The Case of the Oxford Wardrobe Murders – Chapterette 4

A Nice Cup of Tea
An under-sized teaspoon stirs one white and blue-patterned bone china cup filled with tea, and then another. The quantity of milk administered is – by chance, exactly the correct amount to produce a balanced and refreshing drink. Having retired downstairs to the parlour, Gregor stands thoughtful by an occasional table, Rossepièrre sits in an upholstered Chippendale copy. Read more

The Case of the Oxford Wardrobe Murders – Chapterette 3

A Body
Gregor ascends the staircase. At the top, we watch as he struggles to open a stair-gate, his fingers ever more frantically twisting the sleeved locking mechanism one way, then the other. All efforts without joy. After giving it a good rattle and a few whispered expletives, he opts for the leg-over manoeuvre.
A man fitting the description for Rossepiérre is standing in a bedroom doorway. He holds a wooden-handled magnifying glass and is concentrating his stare at what looks like a small black mark on the door frame.
“Put on a pair of those blue PVC plastic overshoes,” he says without breaking away, “I’ll be with you in a minute.” Gregor sees a small box right in front of him. “Be careful when you first walk in them, they’re as slippy as hell.” Read more

Heaven and Hell, and In-Between

Available as an ebook on Amazon.
Heaven and Hell, and In-Between

Brinkinfield’s first foray into the world of Amazon, a short story of 5,357 words split into three sections and an epilogue. This work heralds the very first introduction of Gregor Samson, a character seen in development here and set to star in a series of future, gently humorous short stories.
Within this instalment we observe Gregor as an ordinary fellow, liking nothing better than eating his dinner in front of the television with a schedule of viewing mapped out in advance. On this particular evening, he had not expected death to come upon him. In fact, he’d mistaken it for a case of bad indigestion.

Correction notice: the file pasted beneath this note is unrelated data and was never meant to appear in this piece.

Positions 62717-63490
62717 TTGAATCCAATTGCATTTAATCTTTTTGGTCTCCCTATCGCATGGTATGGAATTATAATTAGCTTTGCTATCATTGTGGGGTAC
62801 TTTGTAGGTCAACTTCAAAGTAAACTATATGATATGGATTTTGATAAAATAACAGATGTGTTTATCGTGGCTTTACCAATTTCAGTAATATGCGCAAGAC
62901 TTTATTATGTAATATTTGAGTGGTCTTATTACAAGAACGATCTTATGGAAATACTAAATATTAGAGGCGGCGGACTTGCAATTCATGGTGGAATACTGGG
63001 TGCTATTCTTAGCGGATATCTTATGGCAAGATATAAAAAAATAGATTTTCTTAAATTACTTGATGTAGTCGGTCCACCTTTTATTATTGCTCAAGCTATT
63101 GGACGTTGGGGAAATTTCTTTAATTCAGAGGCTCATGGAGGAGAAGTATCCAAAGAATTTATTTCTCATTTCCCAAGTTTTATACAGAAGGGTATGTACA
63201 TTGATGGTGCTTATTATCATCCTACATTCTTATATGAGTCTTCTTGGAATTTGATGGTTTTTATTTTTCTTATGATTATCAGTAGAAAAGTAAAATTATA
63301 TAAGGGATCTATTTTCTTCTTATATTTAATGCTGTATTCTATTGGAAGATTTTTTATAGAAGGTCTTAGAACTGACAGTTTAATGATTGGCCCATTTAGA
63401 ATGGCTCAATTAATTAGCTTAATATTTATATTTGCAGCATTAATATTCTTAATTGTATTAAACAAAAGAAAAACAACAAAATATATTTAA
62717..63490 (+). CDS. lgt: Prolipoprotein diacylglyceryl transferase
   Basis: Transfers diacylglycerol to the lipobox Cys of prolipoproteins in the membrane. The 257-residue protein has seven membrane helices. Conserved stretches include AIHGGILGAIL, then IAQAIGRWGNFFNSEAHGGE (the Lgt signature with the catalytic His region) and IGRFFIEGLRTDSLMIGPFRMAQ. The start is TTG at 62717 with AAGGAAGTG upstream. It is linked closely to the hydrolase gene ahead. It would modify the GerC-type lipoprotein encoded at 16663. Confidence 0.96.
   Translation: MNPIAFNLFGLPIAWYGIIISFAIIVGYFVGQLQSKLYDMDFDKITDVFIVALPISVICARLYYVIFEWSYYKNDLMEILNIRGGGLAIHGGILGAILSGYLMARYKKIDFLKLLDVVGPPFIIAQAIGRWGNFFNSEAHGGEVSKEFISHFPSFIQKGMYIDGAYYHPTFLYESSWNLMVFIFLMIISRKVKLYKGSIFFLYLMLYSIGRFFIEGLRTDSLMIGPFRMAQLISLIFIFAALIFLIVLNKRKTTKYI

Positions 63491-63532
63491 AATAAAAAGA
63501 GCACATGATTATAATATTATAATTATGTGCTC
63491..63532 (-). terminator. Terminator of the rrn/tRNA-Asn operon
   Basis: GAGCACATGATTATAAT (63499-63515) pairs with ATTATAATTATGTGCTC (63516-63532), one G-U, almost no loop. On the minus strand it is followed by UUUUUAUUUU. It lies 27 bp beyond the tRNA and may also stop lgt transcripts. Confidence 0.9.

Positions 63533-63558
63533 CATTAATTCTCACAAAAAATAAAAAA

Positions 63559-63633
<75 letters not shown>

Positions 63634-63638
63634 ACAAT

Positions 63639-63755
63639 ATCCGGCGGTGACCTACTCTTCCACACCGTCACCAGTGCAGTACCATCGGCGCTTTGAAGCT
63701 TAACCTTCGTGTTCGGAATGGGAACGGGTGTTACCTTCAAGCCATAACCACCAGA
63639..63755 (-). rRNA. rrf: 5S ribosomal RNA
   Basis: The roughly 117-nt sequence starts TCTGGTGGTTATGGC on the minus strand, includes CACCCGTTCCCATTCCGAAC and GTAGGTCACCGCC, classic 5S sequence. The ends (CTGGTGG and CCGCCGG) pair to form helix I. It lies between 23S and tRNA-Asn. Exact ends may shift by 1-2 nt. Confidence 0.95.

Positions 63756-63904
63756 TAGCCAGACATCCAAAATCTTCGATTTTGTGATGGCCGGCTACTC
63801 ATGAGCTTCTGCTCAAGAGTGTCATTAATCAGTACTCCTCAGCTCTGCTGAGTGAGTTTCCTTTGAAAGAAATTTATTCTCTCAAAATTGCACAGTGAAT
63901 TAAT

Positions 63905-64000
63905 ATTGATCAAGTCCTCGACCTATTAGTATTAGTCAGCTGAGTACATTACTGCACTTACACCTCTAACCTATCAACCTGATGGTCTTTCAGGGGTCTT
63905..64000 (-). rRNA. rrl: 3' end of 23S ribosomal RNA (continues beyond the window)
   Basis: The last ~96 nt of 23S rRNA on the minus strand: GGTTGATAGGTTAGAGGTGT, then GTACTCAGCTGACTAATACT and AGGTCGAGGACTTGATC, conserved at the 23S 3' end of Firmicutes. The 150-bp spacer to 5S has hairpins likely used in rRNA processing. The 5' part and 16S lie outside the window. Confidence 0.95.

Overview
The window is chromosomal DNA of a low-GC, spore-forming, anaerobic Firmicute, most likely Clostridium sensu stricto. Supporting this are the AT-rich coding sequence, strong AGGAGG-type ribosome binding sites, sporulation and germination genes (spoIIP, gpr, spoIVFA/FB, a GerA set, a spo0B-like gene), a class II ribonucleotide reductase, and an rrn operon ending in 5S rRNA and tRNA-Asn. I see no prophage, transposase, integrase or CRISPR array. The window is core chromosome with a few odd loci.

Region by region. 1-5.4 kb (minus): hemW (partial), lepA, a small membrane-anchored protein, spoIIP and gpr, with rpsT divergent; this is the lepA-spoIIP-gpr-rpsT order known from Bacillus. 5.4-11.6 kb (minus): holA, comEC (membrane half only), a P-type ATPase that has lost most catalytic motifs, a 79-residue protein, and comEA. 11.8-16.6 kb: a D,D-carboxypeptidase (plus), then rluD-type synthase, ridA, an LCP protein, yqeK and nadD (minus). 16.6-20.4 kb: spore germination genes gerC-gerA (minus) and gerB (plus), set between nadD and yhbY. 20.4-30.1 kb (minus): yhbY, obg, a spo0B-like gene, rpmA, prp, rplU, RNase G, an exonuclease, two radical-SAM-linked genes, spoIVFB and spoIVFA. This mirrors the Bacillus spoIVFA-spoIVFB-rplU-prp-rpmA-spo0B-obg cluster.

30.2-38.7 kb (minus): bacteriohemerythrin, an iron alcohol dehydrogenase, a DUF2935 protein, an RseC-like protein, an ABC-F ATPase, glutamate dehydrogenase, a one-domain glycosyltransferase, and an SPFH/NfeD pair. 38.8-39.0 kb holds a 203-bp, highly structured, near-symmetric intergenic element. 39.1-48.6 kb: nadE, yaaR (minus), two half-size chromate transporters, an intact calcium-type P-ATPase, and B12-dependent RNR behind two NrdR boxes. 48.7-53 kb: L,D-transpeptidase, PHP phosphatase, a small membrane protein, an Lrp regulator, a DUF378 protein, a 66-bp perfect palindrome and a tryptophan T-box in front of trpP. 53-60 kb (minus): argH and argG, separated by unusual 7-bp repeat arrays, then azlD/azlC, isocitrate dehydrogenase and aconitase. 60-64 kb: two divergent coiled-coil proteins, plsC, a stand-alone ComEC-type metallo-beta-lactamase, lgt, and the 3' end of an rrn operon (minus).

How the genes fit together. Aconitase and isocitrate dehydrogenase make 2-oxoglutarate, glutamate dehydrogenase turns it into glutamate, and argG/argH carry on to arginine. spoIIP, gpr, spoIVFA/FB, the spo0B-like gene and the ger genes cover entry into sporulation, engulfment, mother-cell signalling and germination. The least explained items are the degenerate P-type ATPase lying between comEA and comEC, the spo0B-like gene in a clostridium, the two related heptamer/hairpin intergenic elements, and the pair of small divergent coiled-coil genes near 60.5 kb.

As we know, death is not the end, only the beginning of a new journey. And yet, would you have ever expected the next life to be complicated and bureaucratic – that there would be a place for clipboards, lists and databases? Surely there would be no use for such things?
Well, there might be, they’re dealing with a lot of numbers.
Within these words, we follow Gregor on his other-worldly travels and share in the experience of shame, embarrassment, the fantasies and challenges he is faced with along the way.
After reading, you may ask yourself, “How would I fare, come my own day of judgement?”

The Case of the Oxford Wardrobe Murders – Chapterette 2

Sat on the ninety-nine bus, Gregor is in deep ponder mode. There can’t be many detective constables who use public transport, he thought. Earlier, as well as no uniform neatly folded in the chest of drawers, there had been no police car sat on his driveway. He’d wondered if a car might be sent to collect him, but in the time it’d taken for him to go through his morning ablutions, there had been no abrupt rap against his front door, no yelling through the letterbox. So, instead, having donned his best ‘easy-care’ outfit, deciding against a tie and choosing tan coloured suede brogues, he’d ambled off to the bus stop around the corner from where he lives. Read more

The Mistaken Identity Situation

Unfortunately for us, but critically for Gregor, we join him sat on the toilet part way through his morning routine. Earlier, he’d groaned while reluctantly rolling off the mattress and up onto his feet. Stumbling down the winding staircase, task two had been to feed his cats, two of whom had devoured their breakfasts, while the third had turned his nose up and walked away. Coffee had been prepared, milk warmed, a fluffy pancake re-heated in the toaster. Once plated, the pancake had been adorned with several slices of banana, a spoonful of thick double cream and finished with a generous drizzle of maple syrup. With caffeine well on its way to full ingestion and his appetite sated, Gregor had returned upstairs to the bedroom. Once there, he’d opened up the window to a chilly spring morning and lit his first cigarette of the day. Like everyone else in his life, the birds sung disapprovingly of his smoking. Read more